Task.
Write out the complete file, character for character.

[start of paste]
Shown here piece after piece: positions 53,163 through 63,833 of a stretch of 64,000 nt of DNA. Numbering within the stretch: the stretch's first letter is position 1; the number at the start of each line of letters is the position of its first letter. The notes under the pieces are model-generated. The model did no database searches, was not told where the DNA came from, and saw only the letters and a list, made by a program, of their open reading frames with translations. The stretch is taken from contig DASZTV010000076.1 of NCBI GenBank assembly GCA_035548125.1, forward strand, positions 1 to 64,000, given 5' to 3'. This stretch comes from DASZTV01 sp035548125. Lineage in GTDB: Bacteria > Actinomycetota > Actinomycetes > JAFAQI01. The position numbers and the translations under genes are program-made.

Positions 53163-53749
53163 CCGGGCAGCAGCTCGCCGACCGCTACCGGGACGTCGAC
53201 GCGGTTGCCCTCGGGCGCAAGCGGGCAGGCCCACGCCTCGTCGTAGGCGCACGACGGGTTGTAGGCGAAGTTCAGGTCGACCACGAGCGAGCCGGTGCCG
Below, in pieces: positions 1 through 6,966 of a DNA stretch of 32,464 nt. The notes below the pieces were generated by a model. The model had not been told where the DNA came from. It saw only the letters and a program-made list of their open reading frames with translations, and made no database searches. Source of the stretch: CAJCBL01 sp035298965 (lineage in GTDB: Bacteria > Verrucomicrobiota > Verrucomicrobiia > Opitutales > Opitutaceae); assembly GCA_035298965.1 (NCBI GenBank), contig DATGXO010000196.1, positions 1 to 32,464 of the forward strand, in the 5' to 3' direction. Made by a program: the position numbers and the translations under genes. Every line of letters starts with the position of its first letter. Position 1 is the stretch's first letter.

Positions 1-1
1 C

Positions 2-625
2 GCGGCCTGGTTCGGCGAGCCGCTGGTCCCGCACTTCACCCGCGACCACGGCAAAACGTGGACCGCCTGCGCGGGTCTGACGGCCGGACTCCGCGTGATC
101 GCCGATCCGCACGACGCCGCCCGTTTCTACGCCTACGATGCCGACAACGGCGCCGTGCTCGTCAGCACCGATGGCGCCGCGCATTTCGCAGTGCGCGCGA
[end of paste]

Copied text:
Shown here piece after piece: positions 53,163 through 63,833 of a stretch of 64,000 nt of DNA. Numbering within the stretch: the stretch's first letter is position 1; the number at the start of each line of letters is the position of its first letter. The notes under the pieces are model-generated. The model did no database searches, was not told where the DNA came from, and saw only the letters and a list, made by a program, of their open reading frames with translations. The stretch is taken from contig DASZTV010000076.1 of NCBI GenBank assembly GCA_035548125.1, forward strand, positions 1 to 64,000, given 5' to 3'. This stretch comes from DASZTV01 sp035548125. Lineage in GTDB: Bacteria > Actinomycetota > Actinomycetes > JAFAQI01. The position numbers and the translations under genes are program-made.

Positions 53163-53749
53163 CCGGGCAGCAGCTCGCCGACCGCTACCGGGACGTCGAC
53201 GCGGTTGCCCTCGGGCGCAAGCGGGCAGGCCCACGCCTCGTCGTAGGCGCACGACGGGTTGTAGGCGAAGTTCAGGTCGACCACGAGCGAGCCGGTGCCG
Below, in pieces: positions 1 through 6,966 of a DNA stretch of 32,464 nt. The notes below the pieces were generated by a model. The model had not been told where the DNA came from. It saw only the letters and a program-made list of their open reading frames with translations, and made no database searches. Source of the stretch: CAJCBL01 sp035298965 (lineage in GTDB: Bacteria > Verrucomicrobiota > Verrucomicrobiia > Opitutales > Opitutaceae); assembly GCA_035298965.1 (NCBI GenBank), contig DATGXO010000196.1, positions 1 to 32,464 of the forward strand, in the 5' to 3' direction. Made by a program: the position numbers and the translations under genes. Every line of letters starts with the position of its first letter. Position 1 is the stretch's first letter.

Positions 1-1
1 C

Positions 2-625
2 GCGGCCTGGTTCGGCGAGCCGCTGGTCCCGCACTTCACCCGCGACCACGGCAAAACGTGGACCGCCTGCGCGGGTCTGACGGCCGGACTCCGCGTGATC
101 GCCGATCCGCACGACGCCGCCCGTTTCTACGCCTACGATGCCGACAACGGCGCCGTGCTCGTCAGCACCGATGGCGCCGCGCATTTCGCAGTGCGCGCGA